According to Experian Hitwise's Global Search Indicators Report, Americans are readying "to put one foot back in the housing markets",... and according to SEW's chats with a few observers, Google is best placed to profit on the trend.
Let me explain...
On the one hand, Experian Hitwise's latest report shows a 32 percent year-on-year rise in online searches for real estate and, logically enough, online mortgage searches soared a hefty 43 percent in the first quarter compared to the same period a year ago.
This sunny prediction echoes Efrontier's Q1 2010 findings that the US may be creeping out of recession. They reported strong growth of queries in the automotive and retail sectors.
The consensus is that search data is worth counting on as Justin Merickel, Efficient Frontier's VP of marketing, told SEW that "the macro economic picture translates in search activity and we have found that economic slowdown generally hits search marketers faster. We believe the reverse is also true, and increases in search queries could be taken as a signal of recovery."
Bill Tancer, general manager of global research, Experian Hitwise corroborated these thoughts in today's press release statement "Search volume of terms related to an economic indicator can help us predict future market trends and movement... The uptick in 'home for sale' searches indicates a refreshed interest on the part of consumers to enter, or move within, the real estate market."
On the other hand, Google comparison ads seem to be by far in a better position than most (namely the top of search results!) to profit from this blue sky patch in the real-estate market.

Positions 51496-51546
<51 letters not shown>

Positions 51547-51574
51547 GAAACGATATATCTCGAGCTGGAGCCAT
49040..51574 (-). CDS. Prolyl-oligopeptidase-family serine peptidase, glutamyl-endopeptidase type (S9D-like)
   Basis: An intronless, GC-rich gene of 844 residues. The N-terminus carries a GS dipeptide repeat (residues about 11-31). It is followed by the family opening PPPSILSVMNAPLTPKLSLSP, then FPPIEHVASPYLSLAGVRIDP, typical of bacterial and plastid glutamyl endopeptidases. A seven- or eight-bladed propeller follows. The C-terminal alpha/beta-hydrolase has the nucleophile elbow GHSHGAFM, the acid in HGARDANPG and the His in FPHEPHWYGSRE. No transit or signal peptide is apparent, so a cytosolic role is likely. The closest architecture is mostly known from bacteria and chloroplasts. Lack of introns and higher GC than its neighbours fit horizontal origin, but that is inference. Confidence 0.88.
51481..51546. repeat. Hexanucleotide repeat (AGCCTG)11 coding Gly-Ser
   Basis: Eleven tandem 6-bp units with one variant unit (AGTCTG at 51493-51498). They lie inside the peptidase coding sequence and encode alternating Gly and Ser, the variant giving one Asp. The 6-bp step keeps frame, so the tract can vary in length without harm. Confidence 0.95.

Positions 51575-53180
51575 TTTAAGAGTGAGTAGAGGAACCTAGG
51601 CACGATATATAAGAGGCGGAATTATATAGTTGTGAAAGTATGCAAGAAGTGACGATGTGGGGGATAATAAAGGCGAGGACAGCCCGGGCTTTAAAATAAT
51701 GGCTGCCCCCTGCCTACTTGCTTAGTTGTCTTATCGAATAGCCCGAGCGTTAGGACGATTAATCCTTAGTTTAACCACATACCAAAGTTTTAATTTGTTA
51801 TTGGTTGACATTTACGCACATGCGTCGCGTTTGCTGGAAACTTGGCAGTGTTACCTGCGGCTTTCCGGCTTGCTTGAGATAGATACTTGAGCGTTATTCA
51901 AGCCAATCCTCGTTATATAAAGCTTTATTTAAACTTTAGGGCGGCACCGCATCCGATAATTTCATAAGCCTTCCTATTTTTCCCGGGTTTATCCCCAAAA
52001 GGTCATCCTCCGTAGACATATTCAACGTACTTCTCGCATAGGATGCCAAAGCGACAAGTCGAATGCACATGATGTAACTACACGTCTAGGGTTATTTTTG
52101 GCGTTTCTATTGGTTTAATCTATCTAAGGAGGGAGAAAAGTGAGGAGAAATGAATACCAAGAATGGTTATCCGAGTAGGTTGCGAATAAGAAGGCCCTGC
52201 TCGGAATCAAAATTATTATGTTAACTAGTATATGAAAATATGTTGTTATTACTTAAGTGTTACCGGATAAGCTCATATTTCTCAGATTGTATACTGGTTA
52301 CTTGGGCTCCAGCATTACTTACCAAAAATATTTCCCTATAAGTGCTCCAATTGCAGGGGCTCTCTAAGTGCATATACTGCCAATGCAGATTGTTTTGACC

Comparison ads for mortgages are U.S.-based only and work with a handful of selected advertisers. So if you cannot see the US SERPs for a search on "mortgage" or "mortgage rates" on Google, we've included a screenshot below for your benefit:
These ads deviate from the classical 'classified' style and take on a have a form based format. This was a shock for one blogger who wrote up his fears that Google had entered the mortgage business.
Bad news for affiliate marketers?
The Global Search Indicators Report also said that top searches in the first quarter of 2010 included terms centered on first-time home buyers - which has always been a great market for affiliate marketers, who cashed in big in the first property boom of the early noughties. With Google comparison ads, it looks like affiliates will find it harder to strike gold a second time around.
At these early stages of economic recovery, the evidence we have seen from Efrontier's State of Search report on the finance sector suggest the same. A depression hit search market in the finance sector sees soaring clickthrough rates (CTRs), indicating higher trust factors at play in SERPs, and diving cost-per-clicks (CPCs), indicating less competition, which all add up to suggest a 'cleaner market' comprised of established players and a less robust market for aggregators.
Merickel, commenting on the data said, "appetite for leads is waning and large finance players have finally adopted search as a core marketing activity to build a trusted brand."
If you are hoping to win big this year or next on the emerging upturn, your either have to buy Google, join the trusted brand club or embark on broad and deep search marketing strategy RIGHT NOW.
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